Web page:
Avoiding Foreclosure on Your Home Knowing Your Options

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Are you in danger of defaulting on payments for your mortgage? If so, you aren’t alone: every year, there are millions of home foreclosures due to missed payments, bankruptcy, and other economical issues. In 2013, there were a grand total of 1.36 million foreclosure filings, including notices of default, scheduled auctions, and bank repossessions, according to CNNMoney. Although that figure was a six-year low, the problem has not disappeared entirely.

There are many steps that you can take for avoiding foreclosure on your home. The first step would be to contact a foreclosure attorney to discuss your options. Additionally, there are also several foreclosure assistance programs offered by the federal government. They include assistance for modifying and refinancing your loans to make them more affordable. For individuals in “underwater” mortgages — that is, their homes are worth significantly less than they owe — there are additional government programs for this particular issue, too. There are also programs for unemployed homeowners and those who have FHA-insured homes.

If you’re working toward avoiding foreclosure before it occurs, here are some other steps you can take.

    1. If you don’t want to keep your home, you can have it appraised or check online real estate websites for an estimate. In this case, you can sell your home and keep any gains you make. You can also have a short sale of your home for less than the mortgage value and work out remaining payments with your mortgage company. You can also give your lender a “deed-in-lieu-of-foreclosure,” meaning that the house will be repossessed by the bank instead of getting a bank foreclosure. These last two options will hurt your credit, however.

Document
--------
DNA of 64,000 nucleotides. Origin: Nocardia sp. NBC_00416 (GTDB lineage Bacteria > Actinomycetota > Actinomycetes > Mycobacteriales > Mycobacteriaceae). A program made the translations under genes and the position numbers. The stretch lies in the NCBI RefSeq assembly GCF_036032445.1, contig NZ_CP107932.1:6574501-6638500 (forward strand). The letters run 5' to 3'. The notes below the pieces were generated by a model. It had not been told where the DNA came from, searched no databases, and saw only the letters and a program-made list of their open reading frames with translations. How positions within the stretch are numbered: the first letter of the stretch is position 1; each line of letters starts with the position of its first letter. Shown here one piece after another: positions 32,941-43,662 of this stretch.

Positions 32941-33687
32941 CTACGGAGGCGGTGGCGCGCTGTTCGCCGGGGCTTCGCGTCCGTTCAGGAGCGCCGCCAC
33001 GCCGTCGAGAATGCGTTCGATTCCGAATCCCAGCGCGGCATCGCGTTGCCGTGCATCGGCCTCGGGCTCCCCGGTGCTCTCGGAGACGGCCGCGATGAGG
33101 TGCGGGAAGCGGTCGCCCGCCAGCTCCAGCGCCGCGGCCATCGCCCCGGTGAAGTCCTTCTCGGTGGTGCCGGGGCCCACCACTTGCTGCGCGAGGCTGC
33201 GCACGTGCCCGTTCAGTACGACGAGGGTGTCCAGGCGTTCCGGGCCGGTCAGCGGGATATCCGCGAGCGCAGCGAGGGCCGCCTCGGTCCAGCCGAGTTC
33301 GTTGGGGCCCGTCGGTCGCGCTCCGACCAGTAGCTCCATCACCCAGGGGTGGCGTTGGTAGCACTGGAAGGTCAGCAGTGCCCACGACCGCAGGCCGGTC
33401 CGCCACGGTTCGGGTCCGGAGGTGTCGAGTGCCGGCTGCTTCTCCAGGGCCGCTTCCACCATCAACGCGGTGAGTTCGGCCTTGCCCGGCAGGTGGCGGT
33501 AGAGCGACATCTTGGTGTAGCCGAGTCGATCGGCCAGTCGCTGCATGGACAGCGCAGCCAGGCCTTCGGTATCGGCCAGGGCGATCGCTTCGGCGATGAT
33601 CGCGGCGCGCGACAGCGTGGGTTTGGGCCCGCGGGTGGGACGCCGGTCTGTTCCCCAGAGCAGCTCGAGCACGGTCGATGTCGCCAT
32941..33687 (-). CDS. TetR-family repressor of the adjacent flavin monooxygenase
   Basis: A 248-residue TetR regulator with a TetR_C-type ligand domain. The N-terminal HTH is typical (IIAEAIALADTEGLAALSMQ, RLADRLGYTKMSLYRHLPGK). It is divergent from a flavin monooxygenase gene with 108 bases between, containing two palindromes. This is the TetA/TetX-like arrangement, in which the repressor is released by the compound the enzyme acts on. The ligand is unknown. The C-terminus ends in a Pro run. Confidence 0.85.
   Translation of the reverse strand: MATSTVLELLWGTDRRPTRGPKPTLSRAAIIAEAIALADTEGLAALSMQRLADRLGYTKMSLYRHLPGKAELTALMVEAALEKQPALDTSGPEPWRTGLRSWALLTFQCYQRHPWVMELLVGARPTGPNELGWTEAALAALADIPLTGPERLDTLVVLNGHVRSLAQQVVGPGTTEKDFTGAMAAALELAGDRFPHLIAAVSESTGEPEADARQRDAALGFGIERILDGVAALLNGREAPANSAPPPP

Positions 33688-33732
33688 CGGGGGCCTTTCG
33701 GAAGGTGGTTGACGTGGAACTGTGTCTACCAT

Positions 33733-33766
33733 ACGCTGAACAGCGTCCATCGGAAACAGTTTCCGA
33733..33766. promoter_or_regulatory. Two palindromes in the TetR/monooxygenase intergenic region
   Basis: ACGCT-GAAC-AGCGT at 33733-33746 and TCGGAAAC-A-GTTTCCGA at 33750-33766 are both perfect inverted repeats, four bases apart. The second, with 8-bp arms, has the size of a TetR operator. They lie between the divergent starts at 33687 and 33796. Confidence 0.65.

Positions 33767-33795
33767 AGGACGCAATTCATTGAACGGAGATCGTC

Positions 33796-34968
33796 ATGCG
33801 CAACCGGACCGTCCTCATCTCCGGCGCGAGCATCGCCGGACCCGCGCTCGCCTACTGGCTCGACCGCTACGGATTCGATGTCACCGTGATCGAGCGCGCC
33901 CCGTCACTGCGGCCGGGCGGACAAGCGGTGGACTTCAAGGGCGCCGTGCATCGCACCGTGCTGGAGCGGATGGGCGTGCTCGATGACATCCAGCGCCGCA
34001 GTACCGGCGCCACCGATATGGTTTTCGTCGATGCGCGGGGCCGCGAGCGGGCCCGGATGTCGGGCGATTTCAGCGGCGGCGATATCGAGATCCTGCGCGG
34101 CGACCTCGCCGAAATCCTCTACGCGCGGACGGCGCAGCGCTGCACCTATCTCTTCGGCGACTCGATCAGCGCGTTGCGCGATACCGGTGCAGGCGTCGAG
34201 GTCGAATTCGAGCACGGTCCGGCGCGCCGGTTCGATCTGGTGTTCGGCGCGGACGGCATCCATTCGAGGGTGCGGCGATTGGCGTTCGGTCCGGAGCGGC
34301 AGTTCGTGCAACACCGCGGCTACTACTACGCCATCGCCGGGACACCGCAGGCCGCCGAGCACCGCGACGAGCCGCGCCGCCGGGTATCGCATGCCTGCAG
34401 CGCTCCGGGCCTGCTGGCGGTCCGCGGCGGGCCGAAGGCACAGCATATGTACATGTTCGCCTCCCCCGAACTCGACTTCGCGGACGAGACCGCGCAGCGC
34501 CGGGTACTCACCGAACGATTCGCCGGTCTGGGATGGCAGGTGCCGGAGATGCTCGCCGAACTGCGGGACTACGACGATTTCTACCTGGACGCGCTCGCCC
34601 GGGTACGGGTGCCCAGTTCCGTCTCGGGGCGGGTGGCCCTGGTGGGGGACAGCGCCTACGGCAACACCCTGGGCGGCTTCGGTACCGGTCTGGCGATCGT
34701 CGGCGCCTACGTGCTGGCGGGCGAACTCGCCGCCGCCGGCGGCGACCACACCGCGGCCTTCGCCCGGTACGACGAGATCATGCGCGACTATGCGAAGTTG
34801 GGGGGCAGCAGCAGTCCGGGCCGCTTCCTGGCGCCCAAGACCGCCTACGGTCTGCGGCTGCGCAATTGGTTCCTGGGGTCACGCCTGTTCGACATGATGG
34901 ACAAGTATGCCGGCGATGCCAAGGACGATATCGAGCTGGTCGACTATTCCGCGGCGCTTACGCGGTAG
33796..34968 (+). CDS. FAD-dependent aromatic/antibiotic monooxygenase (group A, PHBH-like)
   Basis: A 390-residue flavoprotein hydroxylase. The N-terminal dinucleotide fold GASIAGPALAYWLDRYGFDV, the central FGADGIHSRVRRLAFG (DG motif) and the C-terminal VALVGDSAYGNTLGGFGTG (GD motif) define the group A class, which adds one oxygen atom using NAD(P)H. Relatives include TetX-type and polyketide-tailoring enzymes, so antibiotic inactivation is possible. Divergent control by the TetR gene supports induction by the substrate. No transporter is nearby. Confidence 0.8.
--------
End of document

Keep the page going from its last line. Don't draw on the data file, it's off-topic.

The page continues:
2. If you do want to keep your home, examine your monthly expenses (and non-monthly, special expenses, as well). If there are places you can cut back on spending in order to make your payments on time, or get caught up with late payments, do so immediately. If you have an underwater mortgage, be sure to speak with a U.S. Federal Housing and Urban Development-approved housing counselor.

Have more questions about foreclosure? Contact a foreclosure lawyer to discuss your options. You can also leave a comment below for more information on avoiding foreclosure. Continue your research here: www.rkelawgroup.com

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